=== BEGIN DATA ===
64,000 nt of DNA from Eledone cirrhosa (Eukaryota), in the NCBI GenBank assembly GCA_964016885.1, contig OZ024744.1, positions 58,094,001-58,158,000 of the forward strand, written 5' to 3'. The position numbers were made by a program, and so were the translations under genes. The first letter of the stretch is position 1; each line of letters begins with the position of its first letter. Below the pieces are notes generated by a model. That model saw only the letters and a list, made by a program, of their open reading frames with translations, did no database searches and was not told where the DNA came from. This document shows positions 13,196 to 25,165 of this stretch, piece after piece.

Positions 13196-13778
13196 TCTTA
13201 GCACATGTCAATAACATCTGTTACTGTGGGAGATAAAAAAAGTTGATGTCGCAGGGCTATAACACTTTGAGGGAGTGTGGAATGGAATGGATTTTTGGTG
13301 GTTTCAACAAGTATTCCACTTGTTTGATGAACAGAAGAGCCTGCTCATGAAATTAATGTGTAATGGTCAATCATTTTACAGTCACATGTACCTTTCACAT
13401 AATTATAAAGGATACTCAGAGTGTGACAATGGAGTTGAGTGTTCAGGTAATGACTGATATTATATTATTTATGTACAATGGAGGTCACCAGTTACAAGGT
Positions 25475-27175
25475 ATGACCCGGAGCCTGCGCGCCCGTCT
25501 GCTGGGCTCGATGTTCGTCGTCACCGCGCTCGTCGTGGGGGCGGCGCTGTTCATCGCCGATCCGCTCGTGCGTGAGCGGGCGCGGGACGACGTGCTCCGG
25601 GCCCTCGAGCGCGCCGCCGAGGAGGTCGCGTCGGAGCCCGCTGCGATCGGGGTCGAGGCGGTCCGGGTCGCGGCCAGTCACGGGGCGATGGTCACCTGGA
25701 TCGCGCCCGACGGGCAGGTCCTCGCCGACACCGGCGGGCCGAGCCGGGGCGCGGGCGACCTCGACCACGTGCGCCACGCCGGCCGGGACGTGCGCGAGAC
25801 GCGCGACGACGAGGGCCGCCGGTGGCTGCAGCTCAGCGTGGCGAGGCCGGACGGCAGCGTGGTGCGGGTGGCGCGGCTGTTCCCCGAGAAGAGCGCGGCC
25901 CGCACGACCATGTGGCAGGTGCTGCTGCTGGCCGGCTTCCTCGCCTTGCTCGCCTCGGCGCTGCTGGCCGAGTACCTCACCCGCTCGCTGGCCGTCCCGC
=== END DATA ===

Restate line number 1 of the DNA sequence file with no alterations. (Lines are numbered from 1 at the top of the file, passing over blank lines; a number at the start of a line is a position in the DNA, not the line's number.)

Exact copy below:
64,000 nt of DNA from Eledone cirrhosa (Eukaryota), in the NCBI GenBank assembly GCA_964016885.1, contig OZ024744.1, positions 58,094,001-58,158,000 of the forward strand, written 5' to 3'. The position numbers were made by a program, and so were the translations under genes. The first letter of the stretch is position 1; each line of letters begins with the position of its first letter. Below the pieces are notes generated by a model. That model saw only the letters and a list, made by a program, of their open reading frames with translations, did no database searches and was not told where the DNA came from. This document shows positions 13,196 to 25,165 of this stretch, piece after piece.